Concern is growing over mysterious outbreaks of a rare polio-like condition in children.
Majority of those affected are children under the age of 10, and there is no clear cause behind its spread since 2014, the CDC reported.
AFM is a polio-like illness that affects a person's nervous system, including the spinal cord.
AFM "can be a complication following a viral infection, but environmental and genetic factors may also contribute to its development", the Minnesota Department of Health said. "A person's arms and legs can become weak or paralyzed depending on the area of the spinal cord that is inflamed". While AFM doesn't have a cure, the symptoms can be treated and in most cases death can be avoided. This condition is not new, but the increase in cases we saw starting in 2014 is new.
During the 2014 national spike in AFM cases, Minnesota had three cases, and since then has averaged about one case per year.
Acute flaccid myelitis (AFM) is an exceptional but deliberate neurologic disease of immediate outbreak, usually in children. There isn't a vaccine that could prevent AFM and there isn't a vaccine that causes the condition, medical experts said.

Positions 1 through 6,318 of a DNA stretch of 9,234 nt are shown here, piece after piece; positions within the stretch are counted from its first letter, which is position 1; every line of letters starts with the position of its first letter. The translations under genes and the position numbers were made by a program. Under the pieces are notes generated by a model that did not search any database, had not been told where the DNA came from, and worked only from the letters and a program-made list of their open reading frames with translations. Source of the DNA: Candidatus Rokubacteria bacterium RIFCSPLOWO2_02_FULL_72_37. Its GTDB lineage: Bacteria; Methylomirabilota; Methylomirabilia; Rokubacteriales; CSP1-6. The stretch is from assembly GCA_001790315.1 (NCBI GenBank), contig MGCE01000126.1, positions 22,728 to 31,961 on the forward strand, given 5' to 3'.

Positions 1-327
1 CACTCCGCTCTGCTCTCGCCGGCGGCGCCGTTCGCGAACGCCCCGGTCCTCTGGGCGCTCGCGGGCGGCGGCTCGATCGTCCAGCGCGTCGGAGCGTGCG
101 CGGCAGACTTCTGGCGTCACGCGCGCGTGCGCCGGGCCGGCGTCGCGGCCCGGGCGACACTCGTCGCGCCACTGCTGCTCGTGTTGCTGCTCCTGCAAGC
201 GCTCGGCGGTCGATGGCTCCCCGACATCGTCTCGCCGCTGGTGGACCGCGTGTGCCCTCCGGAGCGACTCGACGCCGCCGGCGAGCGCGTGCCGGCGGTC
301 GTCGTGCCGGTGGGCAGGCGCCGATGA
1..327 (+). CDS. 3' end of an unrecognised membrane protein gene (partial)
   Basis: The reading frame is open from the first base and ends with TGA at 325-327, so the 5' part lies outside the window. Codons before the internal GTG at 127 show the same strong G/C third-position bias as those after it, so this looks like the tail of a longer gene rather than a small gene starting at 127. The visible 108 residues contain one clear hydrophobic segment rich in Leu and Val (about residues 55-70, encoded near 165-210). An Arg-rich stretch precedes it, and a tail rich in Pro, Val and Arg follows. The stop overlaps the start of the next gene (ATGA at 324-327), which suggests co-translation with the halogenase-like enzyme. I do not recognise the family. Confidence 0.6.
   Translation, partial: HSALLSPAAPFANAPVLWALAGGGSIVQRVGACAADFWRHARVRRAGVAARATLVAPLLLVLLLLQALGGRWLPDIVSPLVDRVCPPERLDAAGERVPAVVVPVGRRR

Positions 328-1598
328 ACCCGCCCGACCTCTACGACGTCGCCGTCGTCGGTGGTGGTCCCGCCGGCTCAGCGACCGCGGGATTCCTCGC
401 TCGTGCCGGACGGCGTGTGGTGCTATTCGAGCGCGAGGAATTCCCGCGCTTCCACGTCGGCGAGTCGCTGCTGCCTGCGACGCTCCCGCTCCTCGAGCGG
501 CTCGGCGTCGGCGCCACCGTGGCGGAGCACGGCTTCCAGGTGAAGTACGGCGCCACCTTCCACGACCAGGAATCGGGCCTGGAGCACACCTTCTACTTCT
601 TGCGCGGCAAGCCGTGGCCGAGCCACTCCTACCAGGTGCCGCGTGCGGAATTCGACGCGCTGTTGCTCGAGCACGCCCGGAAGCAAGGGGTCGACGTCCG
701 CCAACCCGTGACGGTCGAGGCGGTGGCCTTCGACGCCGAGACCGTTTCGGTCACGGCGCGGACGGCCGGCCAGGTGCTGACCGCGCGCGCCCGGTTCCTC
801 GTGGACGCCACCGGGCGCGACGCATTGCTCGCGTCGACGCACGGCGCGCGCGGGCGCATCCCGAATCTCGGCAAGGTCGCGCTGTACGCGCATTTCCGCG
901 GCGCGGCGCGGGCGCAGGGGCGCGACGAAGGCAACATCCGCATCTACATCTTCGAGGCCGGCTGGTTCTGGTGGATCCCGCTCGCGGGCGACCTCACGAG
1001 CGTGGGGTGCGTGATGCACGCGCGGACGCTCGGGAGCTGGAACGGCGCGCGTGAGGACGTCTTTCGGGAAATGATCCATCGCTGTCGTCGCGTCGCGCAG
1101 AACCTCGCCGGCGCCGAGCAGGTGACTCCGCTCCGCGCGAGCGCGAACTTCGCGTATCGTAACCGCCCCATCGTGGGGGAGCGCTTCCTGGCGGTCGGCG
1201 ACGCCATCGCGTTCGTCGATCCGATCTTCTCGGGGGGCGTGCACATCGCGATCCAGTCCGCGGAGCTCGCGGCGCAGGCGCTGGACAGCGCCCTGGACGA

Shannon Barbare, a spokeswoman for the Colorado Department of Public Health and Environment, told Fox News Tuesday there have been 14 confirmed cases of AFM in the state so far this year - though it's unclear if all of those cases were included in the CDC's latest report.
Health investigators are trying to figure out how some Minnesota children contracted a rare illness with polio-like symptoms. CDC has been actively investigating these AFM cases, and we continue to receive information about suspected AFM cases. "She went in for an X-ray and she couldn't hold her head up by herself anymore, which was very odd". Some people may be unable to urinate, and, in severe cases, a person can suffer respiratory failure and need to be put on a ventilator.
You can protect against bites from mosquitoes, which can carry West Nile virus, by using mosquito repellent, staying indoors at dusk and dawn (when bites are more common), and removing standing or stagnant water near your home (where mosquitoes can breed). There are no specific treatments for AFM, so doctors may decide on certain treatments on a case-by-case basis.
We appreciate the CDC's ongoing work to address AFM.